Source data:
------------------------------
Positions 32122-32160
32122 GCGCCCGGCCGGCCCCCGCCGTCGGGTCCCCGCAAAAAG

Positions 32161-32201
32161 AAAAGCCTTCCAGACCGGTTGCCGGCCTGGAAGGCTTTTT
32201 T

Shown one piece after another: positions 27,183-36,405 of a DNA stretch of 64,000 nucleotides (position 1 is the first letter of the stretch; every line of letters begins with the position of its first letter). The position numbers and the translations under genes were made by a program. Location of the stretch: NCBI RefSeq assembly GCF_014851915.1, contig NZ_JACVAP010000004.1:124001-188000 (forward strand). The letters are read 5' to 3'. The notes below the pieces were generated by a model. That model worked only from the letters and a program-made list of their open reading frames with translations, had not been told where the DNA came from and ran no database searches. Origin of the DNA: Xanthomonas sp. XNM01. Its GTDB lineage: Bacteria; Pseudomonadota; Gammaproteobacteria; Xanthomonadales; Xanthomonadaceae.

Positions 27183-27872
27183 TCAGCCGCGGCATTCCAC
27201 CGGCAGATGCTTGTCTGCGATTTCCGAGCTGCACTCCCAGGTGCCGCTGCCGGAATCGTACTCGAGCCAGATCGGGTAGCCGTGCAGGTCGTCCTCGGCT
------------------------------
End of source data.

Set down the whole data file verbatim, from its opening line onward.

Positions 32122-32160
32122 GCGCCCGGCCGGCCCCCGCCGTCGGGTCCCCGCAAAAAG

Positions 32161-32201
32161 AAAAGCCTTCCAGACCGGTTGCCGGCCTGGAAGGCTTTTT
32201 T

Shown one piece after another: positions 27,183-36,405 of a DNA stretch of 64,000 nucleotides (position 1 is the first letter of the stretch; every line of letters begins with the position of its first letter). The position numbers and the translations under genes were made by a program. Location of the stretch: NCBI RefSeq assembly GCF_014851915.1, contig NZ_JACVAP010000004.1:124001-188000 (forward strand). The letters are read 5' to 3'. The notes below the pieces were generated by a model. That model worked only from the letters and a program-made list of their open reading frames with translations, had not been told where the DNA came from and ran no database searches. Origin of the DNA: Xanthomonas sp. XNM01. Its GTDB lineage: Bacteria; Pseudomonadota; Gammaproteobacteria; Xanthomonadales; Xanthomonadaceae.

Positions 27183-27872
27183 TCAGCCGCGGCATTCCAC
27201 CGGCAGATGCTTGTCTGCGATTTCCGAGCTGCACTCCCAGGTGCCGCTGCCGGAATCGTACTCGAGCCAGATCGGGTAGCCGTGCAGGTCGTCCTCGGCT